Regulation of human fibroblast insulin-like growth factor (IGF)-binding proteins by IGF-1 and cytokines, mechanisms of action and effects upon IGF bioactivity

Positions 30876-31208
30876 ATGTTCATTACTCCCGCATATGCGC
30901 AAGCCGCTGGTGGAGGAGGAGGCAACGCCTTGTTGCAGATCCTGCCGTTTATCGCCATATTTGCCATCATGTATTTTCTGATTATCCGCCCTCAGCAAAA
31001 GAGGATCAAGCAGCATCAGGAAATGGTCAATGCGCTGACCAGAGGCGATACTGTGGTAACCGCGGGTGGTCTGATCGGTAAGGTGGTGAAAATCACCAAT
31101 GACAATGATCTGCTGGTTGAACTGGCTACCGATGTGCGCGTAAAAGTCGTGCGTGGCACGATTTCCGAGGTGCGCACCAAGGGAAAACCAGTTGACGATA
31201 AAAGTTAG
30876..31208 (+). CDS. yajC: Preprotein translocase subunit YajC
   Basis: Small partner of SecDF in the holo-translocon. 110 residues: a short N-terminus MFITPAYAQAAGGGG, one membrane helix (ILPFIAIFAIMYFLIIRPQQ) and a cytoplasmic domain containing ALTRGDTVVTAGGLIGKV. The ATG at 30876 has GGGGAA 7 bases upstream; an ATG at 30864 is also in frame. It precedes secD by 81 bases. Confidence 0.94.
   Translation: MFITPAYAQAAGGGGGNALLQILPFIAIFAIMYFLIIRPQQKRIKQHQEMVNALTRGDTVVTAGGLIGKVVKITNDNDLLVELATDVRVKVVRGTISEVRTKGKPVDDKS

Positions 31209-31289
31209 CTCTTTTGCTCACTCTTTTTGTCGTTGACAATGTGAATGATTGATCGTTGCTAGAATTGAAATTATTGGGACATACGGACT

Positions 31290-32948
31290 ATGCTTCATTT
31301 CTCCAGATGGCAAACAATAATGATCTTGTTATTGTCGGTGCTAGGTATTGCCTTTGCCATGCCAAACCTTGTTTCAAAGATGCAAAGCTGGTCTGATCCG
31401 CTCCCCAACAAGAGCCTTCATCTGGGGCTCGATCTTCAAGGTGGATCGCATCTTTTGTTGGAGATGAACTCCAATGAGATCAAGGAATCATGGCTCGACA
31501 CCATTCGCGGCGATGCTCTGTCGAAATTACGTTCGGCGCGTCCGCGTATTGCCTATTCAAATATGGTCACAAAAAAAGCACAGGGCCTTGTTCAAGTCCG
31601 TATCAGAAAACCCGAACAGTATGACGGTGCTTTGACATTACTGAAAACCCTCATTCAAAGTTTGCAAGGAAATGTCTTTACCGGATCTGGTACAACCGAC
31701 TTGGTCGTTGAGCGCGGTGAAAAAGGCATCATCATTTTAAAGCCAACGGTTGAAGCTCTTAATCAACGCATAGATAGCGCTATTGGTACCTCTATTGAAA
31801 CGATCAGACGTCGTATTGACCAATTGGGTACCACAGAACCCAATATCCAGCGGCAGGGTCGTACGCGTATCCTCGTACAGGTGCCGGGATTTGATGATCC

The insulin-like growth factors, IGF-I and IGF-II, are ubiquitous polypeptide molecules that have mitogenic and metabolic actions in a wide variety of cell types, and consequently play a major role in mammalian growth and development. Unlike many other peptide hormones, IGF levels and their bioactivity are highly dependent upon the secretion of a family of six specific binding proteins, named IGFBPs. In this thesis, we have developed a normal human fibroblast in vitro cell culture model to investigate both factors that affect IGFBP secretion, the mechanisms behind such regulation, and also the effect of IGFBP modulation upon subsequent IGF-I mitogenic activity. Firstly, we have examined the possible role that the recently discovered IGFBP proteases may have in determining the effect of IGF-I on IGFBP-3 abundance in fibroblast conditioned media. We show that IGF-I increased IGFBP-3 when assessed by ligand blotting, but did not increase immunoreactive IGFBP-3, a discrepancy that could be explained by further data showing an inhibitory effect of IGF-I on the activity of the fibroblast IGFBP-3 protease. Thus, IGF-I protection of IGFBP-3 from enzymatic degradation may help explain the post-transcriptional, non-receptor mediated 'stimulation' of IGFBP-3 by IGF-I in these cells. We also show for the first time the ability of a number of cytokines to regulate IGFBP secretion, perhaps indicating a novel pathway of communication between these immune cell molecules and the IGFs. The inflammatory cytokine interleukin 113(] L-16) inhibited Hs68 fibroblast IGFBP-3 secretion by down-regulating its gene expression, whilst tumour necrosis factor oc (TNF(x) had a similar inhibitory effect on IGFBP-3 and IGFBP-4 but acted via a post-transcriptional mechanism. The exact nature of the TNF(x effect remains to be determined as no evidence was found to suggest TNF(x increased IGFBP protease activity, or that TNF(x removed IGFBPs from the conditioned media by increasing the proportion immobilised on the cell surface. The inhibition of IGFBP secretion by TNF(x was observed to have marked effects upon the mitogenic activity of IGF-I in these cells, with a five-fold increase in sensitivity to the growth factor seen in a novel cytochemical bioassay. 1 Inhibition of fibroblast IGFBP secretion appeared to be restricted to certain cytokines as IL-6 had no effect, whilst high doses of interferon gamma abolished the TNF(X effect. Conversely, transforming growth factor 6 (TGFB) directly stimulated fibroblast IGFBP-3 secretion, via an increase in gene expression, and subsequently resulted in the reduction in the mitogenic activity of IGF-I. These data indicate that a variety of mechanisms can be employed by a number of factors to elicit changes in fibroblast IGFBP secretion, and that these changes may have direct consequencesin determining IGF-I bioactivity. Such is the importance given to the IGFs in maintaining normal somatic growth, changes in IGFBP secretion may contribute to the altered cellular growth and metabolism seen associated with cytokines in conditions as diverse as chronic infection, rheumatoid arthritis, cancer and the wound healing process.